I WAS TASKED last weekend to visit the Steel House Restaurant’s nightclub in Kingston’s Rondout area to look into (up at?) the Steel House Dancers, a troupe of cocktail waitresses who rotate through butt-wiggle duty in a small balcony alcove above the bar.
So how sleazy is it?
Most people wouldn’t blanch at a woman who wears a skirt that happens to flip up to reveal her underwear on occasion. And if a woman were to walk over a grate that happens to blow up her dress to reveal the same, that’s probably acceptable, too, by the much-celebrated Marilyn Monroe standard.
But to create a strobe-lit space over a bar with a silver-painted pole and an upwards-pointing fan meant to showcase young women who agree to dance there, wearing micro-mini skirts that flip with the wind?
Two of the Steel House Dancers I interviewed called it “hot.”
Who do the dancers attract?
Even before the strobe lights were fired up at 11 p.m. that Saturday, the fun was underway for a foursome who shared two chairs not far from my party. We all were seated in the mezzanine area, above the larger dance floor and adjacent to the Steel House Dancers alcove. While the men in the foursome were as nondescript as 30- or 40-something men get, the women with them were dressed in skirts, one shorter than the other. One of the women wore a schoolgirl-fetish outfit very similar to those of the paid dancers.
Well before I pulled out my own digital camera to attempt to capture some stop-action images of the paid dancers, one of the nondescript men produced his own digital cell-phone camera. Amid guffaws, he pulled open his date’s shirt and took a photo of her left breast, the same one he had just digitally manipulated with his right hand.
As far as I know, the woman wasn’t … working, and even if she were, it seemed clear she knew the nature of her date’s interest in her, so I shrugged off the preshow show and sipped my $3.25 beer.
When I did get around to taking my own photos, I had to be careful to wait until the more prim of the dancers took her turn at the silver pole. While most of the dancers did little circuits back and forth in the alcove, others mostly planted themselves over the uptilted fan and agitated their thong-bisected cheeks. The fan, inches below them, stuttered surreally to the beat of the strobe, seemingly turning backwards.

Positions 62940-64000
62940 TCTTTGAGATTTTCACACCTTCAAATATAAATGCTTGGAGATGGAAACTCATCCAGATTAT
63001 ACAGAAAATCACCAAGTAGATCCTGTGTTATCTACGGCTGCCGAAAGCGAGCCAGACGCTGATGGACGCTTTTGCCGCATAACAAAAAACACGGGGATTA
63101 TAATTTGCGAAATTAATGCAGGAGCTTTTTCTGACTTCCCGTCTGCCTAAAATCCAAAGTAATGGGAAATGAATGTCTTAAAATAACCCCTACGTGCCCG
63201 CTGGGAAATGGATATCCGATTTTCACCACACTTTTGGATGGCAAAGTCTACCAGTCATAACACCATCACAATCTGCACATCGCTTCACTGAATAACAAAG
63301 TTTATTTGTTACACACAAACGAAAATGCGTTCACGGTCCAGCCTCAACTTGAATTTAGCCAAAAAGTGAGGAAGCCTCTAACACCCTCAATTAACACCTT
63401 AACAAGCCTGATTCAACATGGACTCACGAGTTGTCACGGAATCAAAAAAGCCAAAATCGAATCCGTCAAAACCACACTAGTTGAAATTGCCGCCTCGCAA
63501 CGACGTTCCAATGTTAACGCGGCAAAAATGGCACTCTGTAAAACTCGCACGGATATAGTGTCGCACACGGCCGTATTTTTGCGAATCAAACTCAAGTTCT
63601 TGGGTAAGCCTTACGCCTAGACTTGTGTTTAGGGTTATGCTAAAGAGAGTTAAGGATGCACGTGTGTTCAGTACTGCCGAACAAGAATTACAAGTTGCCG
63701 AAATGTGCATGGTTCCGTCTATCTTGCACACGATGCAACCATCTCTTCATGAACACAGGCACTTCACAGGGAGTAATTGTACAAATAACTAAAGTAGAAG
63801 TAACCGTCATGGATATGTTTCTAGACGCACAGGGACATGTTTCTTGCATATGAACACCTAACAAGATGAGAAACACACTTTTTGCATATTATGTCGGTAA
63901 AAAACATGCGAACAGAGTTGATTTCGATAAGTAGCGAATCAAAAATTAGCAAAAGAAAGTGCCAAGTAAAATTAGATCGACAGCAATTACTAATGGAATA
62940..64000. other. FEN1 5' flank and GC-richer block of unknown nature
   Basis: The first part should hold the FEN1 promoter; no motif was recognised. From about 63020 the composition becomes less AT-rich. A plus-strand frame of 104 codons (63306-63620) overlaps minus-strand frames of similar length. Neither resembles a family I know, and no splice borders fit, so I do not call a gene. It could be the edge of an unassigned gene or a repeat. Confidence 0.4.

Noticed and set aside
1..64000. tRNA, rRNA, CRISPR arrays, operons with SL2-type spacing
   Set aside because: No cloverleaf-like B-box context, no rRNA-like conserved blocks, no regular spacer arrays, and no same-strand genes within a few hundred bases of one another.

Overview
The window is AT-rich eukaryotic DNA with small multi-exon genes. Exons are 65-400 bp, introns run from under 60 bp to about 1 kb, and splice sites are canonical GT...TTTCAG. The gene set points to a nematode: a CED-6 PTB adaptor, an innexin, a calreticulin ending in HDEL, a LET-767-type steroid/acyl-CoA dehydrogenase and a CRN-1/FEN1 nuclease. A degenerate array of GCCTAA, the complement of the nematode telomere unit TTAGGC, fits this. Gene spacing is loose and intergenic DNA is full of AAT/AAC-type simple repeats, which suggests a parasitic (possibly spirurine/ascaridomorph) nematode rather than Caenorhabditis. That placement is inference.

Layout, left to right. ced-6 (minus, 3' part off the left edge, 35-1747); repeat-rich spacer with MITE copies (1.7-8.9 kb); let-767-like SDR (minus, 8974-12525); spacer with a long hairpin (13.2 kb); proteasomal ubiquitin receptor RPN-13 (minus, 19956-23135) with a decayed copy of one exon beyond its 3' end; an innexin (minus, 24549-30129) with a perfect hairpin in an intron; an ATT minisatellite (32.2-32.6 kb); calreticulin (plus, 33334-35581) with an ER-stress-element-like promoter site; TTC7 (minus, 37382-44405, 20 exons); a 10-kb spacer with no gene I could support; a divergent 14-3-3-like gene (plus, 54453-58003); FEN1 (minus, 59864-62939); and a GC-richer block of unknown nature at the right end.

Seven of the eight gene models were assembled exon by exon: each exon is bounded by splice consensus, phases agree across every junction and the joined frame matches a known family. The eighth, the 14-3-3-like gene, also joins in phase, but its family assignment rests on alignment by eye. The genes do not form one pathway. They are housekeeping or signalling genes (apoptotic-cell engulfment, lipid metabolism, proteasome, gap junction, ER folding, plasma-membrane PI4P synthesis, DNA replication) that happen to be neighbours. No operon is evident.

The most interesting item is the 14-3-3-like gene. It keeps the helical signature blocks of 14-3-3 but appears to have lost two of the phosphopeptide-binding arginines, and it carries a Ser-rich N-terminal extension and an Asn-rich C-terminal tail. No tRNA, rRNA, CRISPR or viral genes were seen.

THE FRENCH SAY the American male has been neutered away from the honest appreciation of the female form. They say we have been abused into political correctness and away from potential sexual harassment claims. They say we can’t even openly gaze upon a beautiful woman walking down the street.
Well, that’s not true!
A few years ago, a female coworker noticed a man staring at her as she walked down Clinton Avenue in Kingston. She smiled at him, assuming he was looking her way because they knew each other. Startled by her acknowledgment, the driver did a double-take and rear-ended the car in front of him.
I’m not sure that proves anything, but it is my favorite story about the ills that befall the gawking sinful. I am sure my coworker’s mother — should she realize I’m talking about her daughter — will probably be glad the wandering-eye-man’s auto insurance probably spiked after the event.
That the Steel House would use sex to sell drinks is so unshocking as to be boring. I was somewhat warmed to hear that a Freeman reporter could not produce anyone who would go on record as being upset or offended by the dancing “girls” at the Steel House, even though the reporter interviewed women, conservatives and the usual grumpy people.
Shucks, some feminists have suggested that the legalization of prostitution would empower women.